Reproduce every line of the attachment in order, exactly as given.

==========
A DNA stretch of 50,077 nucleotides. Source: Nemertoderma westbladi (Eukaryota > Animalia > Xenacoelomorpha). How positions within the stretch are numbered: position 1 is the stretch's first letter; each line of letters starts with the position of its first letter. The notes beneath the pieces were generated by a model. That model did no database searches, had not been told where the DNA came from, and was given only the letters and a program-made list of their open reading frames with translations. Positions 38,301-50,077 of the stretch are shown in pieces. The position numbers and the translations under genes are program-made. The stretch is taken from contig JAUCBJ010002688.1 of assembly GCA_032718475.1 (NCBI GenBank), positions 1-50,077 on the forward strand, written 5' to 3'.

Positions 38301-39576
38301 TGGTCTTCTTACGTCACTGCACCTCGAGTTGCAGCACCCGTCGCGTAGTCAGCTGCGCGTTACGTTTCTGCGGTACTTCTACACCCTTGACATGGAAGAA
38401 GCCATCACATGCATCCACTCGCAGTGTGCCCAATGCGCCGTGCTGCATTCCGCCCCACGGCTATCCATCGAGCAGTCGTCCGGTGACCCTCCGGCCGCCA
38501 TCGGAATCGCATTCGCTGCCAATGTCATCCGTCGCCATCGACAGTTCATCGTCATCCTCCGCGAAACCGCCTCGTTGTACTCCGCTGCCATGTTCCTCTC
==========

A DNA stretch of 50,077 nucleotides. Source: Nemertoderma westbladi (Eukaryota > Animalia > Xenacoelomorpha). How positions within the stretch are numbered: position 1 is the stretch's first letter; each line of letters starts with the position of its first letter. The notes beneath the pieces were generated by a model. That model did no database searches, had not been told where the DNA came from, and was given only the letters and a program-made list of their open reading frames with translations. Positions 38,301-50,077 of the stretch are shown in pieces. The position numbers and the translations under genes are program-made. The stretch is taken from contig JAUCBJ010002688.1 of assembly GCA_032718475.1 (NCBI GenBank), positions 1-50,077 on the forward strand, written 5' to 3'.

Positions 38301-39576
38301 TGGTCTTCTTACGTCACTGCACCTCGAGTTGCAGCACCCGTCGCGTAGTCAGCTGCGCGTTACGTTTCTGCGGTACTTCTACACCCTTGACATGGAAGAA
38401 GCCATCACATGCATCCACTCGCAGTGTGCCCAATGCGCCGTGCTGCATTCCGCCCCACGGCTATCCATCGAGCAGTCGTCCGGTGACCCTCCGGCCGCCA
38501 TCGGAATCGCATTCGCTGCCAATGTCATCCGTCGCCATCGACAGTTCATCGTCATCCTCCGCGAAACCGCCTCGTTGTACTCCGCTGCCATGTTCCTCTC